mangosteen but the logistics of the time would have precluded most
shipping methods from accomplishing the delivery in a timely fashion.
The reference to rambutan makes this suspect. I grow them and they
could not have been placed on a ship and transported to England
rapidly enough for anyone to enjoy what emerged from the cargo hold.
They would have been black and shriveled, to put it mildly.

The question remains. What awareness of this fruit by Queen Victoria
can be documented and what if any rewards did the Queen offer if She
did have it and enjoy it? Mangosteens don't travel all that well
either but definitely would have made the journey in better shape than
the rambutan. And India was not a big grower of the rambutan in the
19th century, either. Great work, though, Paf. Intriguing.

Request for Question Clarification by pafalafa-ga on 19 Sep 2005 15:00 PDT
Man, this one is tough!

I came across the William Jennings Bryan story, and a few other brief mentions.  

But the only thing of any additional substance comes from the 1889
London Globe (as reprinted in an American magazine).  Here's the
relevant excerpt:
A New and Delicious Fruit

"Taken just as it comes from the ice box the mangosteen is an
epicure's dream realized, and the more's the pity that it only grows
in far away places and deadly climates, and does not bear
transportation.  Large sums have been offered, and P. and O.
steamships have made hundreds of ineffectual efforts to get a basket
of mangosteens to England for the queen.  The hard rind looks
unchanged for weeks, but the delicate pulp melts away...

In all the 19th century materials I've seen, it's never stated that
the queen herself offered a reward, but simply that rewards have been
offered by some unnamed entity.

Hope that helps a bit.


Clarification of Question by garcinia-ga on 28 Sep 2005 05:23 PDT
It is quite gratifying to see that others are willing to entertain
this madness of trying to track down these alleged rewards that David
Fairchild refers to. Maybe we will all end up in the same nuthouse

The letter that was written by Eleanor, the Duchess of Northumberland,
refers to a gathering where she is conversing with Queen Victoria.
Eleanor talks of the botanical wonders at the Syon House (not Sion...)
across the river from the Kew Gardens. Mention must have been made of
the mangosteen, thus the request to have one delivered to the Queen.
Syon is the Duke of Northumberland's estate near London and his
'stove' house is where the mangosteen was first recorded to have
fruited within England, albeit in the comfortable confines of a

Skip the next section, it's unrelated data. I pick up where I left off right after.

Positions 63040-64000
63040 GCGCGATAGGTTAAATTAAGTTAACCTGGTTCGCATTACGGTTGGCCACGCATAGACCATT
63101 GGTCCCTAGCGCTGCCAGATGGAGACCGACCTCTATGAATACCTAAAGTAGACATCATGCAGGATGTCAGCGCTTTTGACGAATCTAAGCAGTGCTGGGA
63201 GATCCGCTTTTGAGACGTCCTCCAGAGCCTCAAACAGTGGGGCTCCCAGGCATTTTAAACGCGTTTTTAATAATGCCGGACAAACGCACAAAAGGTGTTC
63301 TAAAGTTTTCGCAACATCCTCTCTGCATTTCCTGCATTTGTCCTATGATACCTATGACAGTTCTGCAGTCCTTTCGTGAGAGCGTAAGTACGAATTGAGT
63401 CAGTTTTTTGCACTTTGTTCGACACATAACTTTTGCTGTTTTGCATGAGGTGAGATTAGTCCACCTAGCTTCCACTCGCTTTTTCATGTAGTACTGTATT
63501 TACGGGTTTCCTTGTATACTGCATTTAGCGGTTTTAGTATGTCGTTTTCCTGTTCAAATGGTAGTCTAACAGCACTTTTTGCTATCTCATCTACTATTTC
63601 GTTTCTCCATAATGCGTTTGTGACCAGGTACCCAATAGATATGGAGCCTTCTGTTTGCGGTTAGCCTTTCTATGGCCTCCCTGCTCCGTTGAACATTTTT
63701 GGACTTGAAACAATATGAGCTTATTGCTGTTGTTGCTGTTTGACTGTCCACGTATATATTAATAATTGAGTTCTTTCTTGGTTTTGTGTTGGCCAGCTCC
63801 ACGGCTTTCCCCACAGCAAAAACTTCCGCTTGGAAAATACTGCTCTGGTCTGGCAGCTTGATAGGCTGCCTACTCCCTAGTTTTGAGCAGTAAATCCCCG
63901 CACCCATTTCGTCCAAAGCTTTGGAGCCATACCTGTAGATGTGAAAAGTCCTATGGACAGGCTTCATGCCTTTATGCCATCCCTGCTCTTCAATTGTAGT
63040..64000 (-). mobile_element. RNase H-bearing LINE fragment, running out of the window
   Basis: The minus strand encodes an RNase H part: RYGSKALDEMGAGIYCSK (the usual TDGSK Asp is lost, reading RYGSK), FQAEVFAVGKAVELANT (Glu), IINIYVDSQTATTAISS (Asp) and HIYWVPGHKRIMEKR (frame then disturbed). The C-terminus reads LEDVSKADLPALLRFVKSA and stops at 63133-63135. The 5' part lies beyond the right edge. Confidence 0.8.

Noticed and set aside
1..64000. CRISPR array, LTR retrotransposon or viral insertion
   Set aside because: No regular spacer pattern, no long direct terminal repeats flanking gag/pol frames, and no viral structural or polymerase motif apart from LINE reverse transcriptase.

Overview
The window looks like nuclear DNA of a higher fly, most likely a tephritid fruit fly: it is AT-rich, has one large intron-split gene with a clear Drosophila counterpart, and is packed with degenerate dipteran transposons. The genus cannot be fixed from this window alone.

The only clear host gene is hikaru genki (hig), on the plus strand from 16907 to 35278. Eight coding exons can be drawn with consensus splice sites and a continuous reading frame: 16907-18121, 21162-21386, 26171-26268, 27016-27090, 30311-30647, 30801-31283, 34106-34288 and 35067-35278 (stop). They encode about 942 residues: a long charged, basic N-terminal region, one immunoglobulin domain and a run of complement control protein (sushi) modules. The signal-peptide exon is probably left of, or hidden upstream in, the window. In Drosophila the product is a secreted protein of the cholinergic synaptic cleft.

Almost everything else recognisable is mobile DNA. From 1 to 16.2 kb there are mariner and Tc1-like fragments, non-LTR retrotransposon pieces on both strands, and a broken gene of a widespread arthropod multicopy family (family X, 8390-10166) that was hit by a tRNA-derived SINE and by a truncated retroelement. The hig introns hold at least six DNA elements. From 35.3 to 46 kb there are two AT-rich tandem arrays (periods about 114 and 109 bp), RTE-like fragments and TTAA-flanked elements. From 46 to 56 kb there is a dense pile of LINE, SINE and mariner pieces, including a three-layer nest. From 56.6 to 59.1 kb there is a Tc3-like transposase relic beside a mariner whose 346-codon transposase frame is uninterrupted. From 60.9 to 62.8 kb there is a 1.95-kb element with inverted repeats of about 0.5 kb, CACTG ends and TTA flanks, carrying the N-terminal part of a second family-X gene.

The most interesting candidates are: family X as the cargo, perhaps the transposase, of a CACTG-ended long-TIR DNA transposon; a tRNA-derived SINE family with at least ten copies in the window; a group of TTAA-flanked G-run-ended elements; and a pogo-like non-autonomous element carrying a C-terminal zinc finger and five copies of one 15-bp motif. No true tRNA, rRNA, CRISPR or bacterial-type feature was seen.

greenhouse. The event was celebrated at a party that Queen Victoria
did not attend. In a later conversation, permission is requested to
send the Queen a fruit. There is no written record in the Royal
Archives that would ackowledge receipt of said fruit. Queen Victoria
might have eaten it or might have been too distracted by the business
of running a country to leave any written record of this event. Or it
might never have been sent or was sent too late to be worthy of
consumption. Either way, no mention of rewards for anyone who could
bring Queen Victoria a fresh mangosteen.

There is no answer at this time.

Subject: Re: Queen Victoria and mangosteen, the "queen of fruit"
From: scriptor-ga on 15 Sep 2005 06:06 PDT
It seems to be a legend. The 1911 edition of the Encyclopedia
Britannica, for example, does not mention any connection between Queen
Victoria and the mangosteen fruit:

It is interesting to note that the connection between Queen Victoria
and this fruit seems to be mentioned mainly on websites that advertise
the mangosteen or products made from it.

Subject: Re: Queen Victoria and mangosteen, the "queen of fruit"
From: hellhole-ga on 27 Sep 2005 09:57 PDT
The 4th Duchess of Northumberland, Eleanor, wrote to Victoria on May
7th 1855, enclosing a mangosteen which had been grown in the gardens
at Syon, her husband's place on the Thames, and begging formally to be
allowed to present the fruit to the Queen. the full text is:

" May 7. 1855

From the Duchess
of Northumberland
with a choice fruit
grown at Sion, for 
Her Majesty ? A present

Northumberland House
May 7th 1855

As your Majesty was pleased,
in a conversation about the curious
Fruits grown at Syon, to give me 
permission to offer for your Majesty?s
acceptance, any which were very 
rare, I now venture to ask to be

allowed to send to your Majesty, 
a Fruit of the Mangosteen, which
has never been known to fruit
 out of its own country; and this
is therefore an object of very great
curiosity and interest among

I have the honour to be,
with the greatest respect, 
Your Majesty?s
Most humble and devoted Servant,

E Northumberland"

The spelling error in the address in  a sense confirms this as a
private letter for all the excesses of the language.

The letter is in the Royal Archives. I am not aware of any response,
but there may well be none. The Queen would hardly be expected to
record the event unless she did so in her private diaries.
Subject: Re: Queen Victoria and mangosteen, the "queen of fruit"
From: pafalafa-ga on 27 Sep 2005 11:06 PDT

That's quite a find!...nice work.

Where/how did you come across this?